Student or Learner
I am getting confused as to when it is appropriate to use "intention/imagination/motive/advice" (uncountable things) and when I am supposed to add "s"
ie) what's the difference between "my intention" and "my intentions" when do I use just "intention"?
I'll start, but with the request for others' perspectives: I'm about to make definite assertiions (because I can't at this moment think of anything to the contrary).
We usually think of people/a murderer as having a single motive, and so would have to say something like, "What are the kinds of motives that drive people to commit murder?" (the plural form).
'imagination' is singular.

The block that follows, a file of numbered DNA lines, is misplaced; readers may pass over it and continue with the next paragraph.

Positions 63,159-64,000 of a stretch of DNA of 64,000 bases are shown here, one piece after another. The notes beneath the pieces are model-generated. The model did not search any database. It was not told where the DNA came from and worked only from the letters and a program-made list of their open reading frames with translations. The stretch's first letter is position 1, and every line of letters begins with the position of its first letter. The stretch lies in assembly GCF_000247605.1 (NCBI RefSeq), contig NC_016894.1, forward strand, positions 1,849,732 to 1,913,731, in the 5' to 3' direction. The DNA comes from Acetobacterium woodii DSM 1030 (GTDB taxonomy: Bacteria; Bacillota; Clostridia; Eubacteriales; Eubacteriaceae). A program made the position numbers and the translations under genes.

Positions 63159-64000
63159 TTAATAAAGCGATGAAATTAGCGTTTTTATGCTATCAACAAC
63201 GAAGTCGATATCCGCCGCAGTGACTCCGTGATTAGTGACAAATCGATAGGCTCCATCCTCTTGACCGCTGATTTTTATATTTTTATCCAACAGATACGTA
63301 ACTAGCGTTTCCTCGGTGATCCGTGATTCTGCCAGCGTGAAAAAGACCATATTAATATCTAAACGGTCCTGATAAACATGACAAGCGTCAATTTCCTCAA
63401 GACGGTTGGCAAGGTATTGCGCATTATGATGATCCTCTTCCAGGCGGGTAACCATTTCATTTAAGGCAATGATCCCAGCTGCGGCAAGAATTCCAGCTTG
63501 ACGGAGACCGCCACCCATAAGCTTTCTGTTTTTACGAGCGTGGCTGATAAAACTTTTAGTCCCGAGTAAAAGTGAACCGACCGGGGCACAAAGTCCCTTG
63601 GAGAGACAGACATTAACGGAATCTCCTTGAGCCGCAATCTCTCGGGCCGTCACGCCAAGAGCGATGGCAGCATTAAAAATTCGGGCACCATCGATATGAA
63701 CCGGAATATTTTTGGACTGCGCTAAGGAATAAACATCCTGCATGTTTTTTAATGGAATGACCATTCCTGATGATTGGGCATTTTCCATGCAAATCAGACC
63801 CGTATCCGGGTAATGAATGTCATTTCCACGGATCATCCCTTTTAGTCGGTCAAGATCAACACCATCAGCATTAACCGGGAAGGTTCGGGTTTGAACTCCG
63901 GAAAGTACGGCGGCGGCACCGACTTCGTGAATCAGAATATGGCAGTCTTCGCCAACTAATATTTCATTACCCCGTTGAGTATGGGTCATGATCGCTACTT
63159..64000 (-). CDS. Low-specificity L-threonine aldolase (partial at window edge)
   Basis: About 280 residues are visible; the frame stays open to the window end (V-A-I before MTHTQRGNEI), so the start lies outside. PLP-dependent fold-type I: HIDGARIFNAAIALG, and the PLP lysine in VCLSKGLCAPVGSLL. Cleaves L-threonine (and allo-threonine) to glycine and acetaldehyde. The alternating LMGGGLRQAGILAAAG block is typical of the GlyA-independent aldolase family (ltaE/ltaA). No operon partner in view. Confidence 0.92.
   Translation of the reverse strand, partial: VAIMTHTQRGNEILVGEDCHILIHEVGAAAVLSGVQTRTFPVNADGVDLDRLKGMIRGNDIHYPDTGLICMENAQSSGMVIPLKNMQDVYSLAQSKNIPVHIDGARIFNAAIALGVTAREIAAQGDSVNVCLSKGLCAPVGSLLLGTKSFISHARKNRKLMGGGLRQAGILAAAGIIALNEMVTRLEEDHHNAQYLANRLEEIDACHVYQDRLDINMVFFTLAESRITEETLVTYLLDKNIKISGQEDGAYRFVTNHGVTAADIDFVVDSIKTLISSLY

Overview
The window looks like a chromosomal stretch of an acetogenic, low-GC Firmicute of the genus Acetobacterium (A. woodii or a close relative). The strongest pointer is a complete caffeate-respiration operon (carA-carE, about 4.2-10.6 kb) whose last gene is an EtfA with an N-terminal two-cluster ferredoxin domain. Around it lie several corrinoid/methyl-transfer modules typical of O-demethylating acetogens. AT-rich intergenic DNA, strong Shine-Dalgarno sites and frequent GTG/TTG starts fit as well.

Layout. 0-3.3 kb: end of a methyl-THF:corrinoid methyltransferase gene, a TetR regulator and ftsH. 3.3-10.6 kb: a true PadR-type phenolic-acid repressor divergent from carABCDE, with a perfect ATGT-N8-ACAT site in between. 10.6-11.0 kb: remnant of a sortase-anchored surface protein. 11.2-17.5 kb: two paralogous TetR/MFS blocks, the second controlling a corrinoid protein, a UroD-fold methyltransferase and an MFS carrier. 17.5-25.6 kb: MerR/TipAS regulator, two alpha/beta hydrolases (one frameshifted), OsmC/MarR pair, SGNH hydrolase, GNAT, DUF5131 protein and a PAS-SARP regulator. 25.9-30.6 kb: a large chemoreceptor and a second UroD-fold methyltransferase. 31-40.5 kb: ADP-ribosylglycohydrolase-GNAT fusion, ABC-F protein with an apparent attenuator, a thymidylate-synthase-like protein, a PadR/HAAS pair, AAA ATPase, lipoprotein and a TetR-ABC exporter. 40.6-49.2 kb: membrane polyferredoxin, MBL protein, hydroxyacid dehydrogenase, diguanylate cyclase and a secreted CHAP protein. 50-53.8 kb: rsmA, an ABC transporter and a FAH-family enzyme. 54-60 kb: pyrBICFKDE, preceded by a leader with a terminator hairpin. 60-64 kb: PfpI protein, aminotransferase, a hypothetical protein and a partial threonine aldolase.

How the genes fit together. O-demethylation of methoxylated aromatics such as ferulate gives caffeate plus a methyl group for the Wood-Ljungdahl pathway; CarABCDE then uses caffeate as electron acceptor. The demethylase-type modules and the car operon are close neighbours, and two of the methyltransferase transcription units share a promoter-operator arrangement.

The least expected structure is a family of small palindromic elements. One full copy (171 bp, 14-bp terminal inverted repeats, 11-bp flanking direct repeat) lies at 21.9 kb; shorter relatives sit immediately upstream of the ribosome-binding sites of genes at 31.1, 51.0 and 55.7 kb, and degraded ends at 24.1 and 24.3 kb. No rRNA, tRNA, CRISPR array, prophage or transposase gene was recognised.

'intention' is primarily used in the singular. Where it is used in the plural is in the old-fashioned expression, "What are your intentions towards my daughter?", as asked by the father. He is asking, "Just what ideas have you got in mind as you express your interest/fondness for my daughter." Which really means, "I'm telling you that you had better not be just thinking of having your way with my daughter (seducing) and then abandoning her! You'd better be telling me that you adore her and will work your fingers to the bone to provide her with every luxury that life has to offer."
I suppose we could say, "What are you intentions when you finish university?", but most people would say, "What are you planning to do/going to do when you finish your course?"
Last edited by David L.; 19-Feb-2009 at 22:05.